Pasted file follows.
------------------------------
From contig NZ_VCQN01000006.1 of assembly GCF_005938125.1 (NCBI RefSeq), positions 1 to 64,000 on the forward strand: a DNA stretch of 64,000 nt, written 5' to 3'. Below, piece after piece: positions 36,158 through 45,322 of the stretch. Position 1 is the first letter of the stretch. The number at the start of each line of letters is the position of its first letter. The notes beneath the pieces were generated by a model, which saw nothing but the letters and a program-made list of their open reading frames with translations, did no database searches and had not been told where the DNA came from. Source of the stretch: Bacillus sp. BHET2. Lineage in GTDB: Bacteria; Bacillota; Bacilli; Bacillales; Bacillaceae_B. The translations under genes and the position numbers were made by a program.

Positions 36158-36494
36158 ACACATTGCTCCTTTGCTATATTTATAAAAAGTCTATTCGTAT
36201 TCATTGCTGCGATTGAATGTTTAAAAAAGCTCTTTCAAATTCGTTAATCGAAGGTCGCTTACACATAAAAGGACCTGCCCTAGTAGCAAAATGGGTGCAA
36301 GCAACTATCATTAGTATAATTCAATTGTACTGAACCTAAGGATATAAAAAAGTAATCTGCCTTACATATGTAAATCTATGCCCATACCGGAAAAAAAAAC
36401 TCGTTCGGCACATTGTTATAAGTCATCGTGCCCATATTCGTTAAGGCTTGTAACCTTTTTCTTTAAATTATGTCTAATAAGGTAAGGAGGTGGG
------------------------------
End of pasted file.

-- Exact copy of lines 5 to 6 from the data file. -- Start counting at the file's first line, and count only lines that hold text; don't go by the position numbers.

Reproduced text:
36301 GCAACTATCATTAGTATAATTCAATTGTACTGAACCTAAGGATATAAAAAAGTAATCTGCCTTACATATGTAAATCTATGCCCATACCGGAAAAAAAAAC
36401 TCGTTCGGCACATTGTTATAAGTCATCGTGCCCATATTCGTTAAGGCTTGTAACCTTTTTCTTTAAATTATGTCTAATAAGGTAAGGAGGTGGG